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The slump (sometimes called a grunt up North) is the stovetop version of a cobbler—and the only thing you'll want to make when it's too hot to turn on your oven. Believed to be a variation of an English steamed pudding, a slump is simmered fruit topped with pillowy, lightly sweet dumplings. Made in a large cast-iron skillet or Dutch oven, slumps are also a popular dessert to make on the campfire or grill. The fruit is cooked down in the skillet until sweet and syrupy, then topped with mounds of soft dough, and covered. As the fruit bubbles away, the dumplings bake and "slump" down, giving the dessert its name.


Credit: Photo: Victor Protasio; Food Styling: Chelsea Zimmer; Prop Styling: Mary Clayton Carl Jones

Recipe Summary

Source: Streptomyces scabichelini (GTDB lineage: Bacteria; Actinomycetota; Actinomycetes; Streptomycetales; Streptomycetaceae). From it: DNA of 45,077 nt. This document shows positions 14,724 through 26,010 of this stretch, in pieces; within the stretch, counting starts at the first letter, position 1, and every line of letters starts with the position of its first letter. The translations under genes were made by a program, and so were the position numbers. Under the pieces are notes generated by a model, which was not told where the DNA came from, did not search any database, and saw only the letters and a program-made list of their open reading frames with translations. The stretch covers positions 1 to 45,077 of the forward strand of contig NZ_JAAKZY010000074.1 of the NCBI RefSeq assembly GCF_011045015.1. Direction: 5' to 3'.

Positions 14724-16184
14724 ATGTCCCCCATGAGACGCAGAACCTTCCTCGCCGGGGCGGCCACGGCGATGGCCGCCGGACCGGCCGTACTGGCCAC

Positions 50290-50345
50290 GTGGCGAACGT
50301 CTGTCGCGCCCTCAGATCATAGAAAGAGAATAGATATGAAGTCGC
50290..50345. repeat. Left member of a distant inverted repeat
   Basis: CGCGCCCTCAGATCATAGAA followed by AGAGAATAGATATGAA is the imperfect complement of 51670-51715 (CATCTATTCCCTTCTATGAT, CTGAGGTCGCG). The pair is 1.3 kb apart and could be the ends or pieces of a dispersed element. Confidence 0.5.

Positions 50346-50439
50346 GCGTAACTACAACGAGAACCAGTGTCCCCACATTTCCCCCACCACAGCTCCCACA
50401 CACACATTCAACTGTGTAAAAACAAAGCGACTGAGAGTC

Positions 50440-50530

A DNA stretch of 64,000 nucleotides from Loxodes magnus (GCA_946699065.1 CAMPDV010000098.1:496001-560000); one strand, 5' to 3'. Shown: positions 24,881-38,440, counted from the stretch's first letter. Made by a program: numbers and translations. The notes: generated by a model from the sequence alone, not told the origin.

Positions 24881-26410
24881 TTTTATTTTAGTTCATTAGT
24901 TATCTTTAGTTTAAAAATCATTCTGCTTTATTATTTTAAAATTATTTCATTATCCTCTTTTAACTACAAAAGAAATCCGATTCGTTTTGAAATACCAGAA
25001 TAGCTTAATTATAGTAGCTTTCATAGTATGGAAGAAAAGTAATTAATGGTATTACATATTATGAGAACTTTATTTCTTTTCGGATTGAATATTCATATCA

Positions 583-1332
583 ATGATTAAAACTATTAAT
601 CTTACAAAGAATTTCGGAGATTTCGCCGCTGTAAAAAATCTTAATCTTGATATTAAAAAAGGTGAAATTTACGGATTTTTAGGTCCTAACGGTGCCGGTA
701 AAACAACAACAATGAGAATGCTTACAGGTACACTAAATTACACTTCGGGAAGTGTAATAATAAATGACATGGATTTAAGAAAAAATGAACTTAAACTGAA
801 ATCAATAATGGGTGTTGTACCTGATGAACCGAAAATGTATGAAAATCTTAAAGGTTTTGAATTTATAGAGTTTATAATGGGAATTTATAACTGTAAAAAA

55 mins
25 mins
Serves 10




Instructions Checklist
  • Prepare the Filling: Combine water and sugar in a 12-inch cast-iron skillet with lid over medium-high. Bring to a boil, stirring until sugar dissolves. Add plums and fresh ginger; cover skillet, and bring mixture to a boil. Reduce heat to medium-low, and simmer, covered, 10 minutes.

  • Prepare the Dumplings: Whisk together flour, sugar, baking powder, and salt in a medium bowl. Add whole milk and melted butter, stirring until batter is combined and smooth.

  • Remove lid from skillet, and drop rounded spoonfuls of batter evenly over ginger-plum mixture. (You should have 10 Dumplings, about 2 tablespoons each.) Reduce heat to low; cover skillet, and simmer until a wooden pick inserted in center of Dumpling comes out clean, about 20 minutes.

  • Prepare the Topping: Combine heavy cream and powdered sugar in a medium bowl, and beat with an electric mixer on high speed until soft peaks form. Serve slump warm in shallow bowls. Top each serving with a dollop of sweetened whipped cream, and sprinkle with chopped crystallized ginger.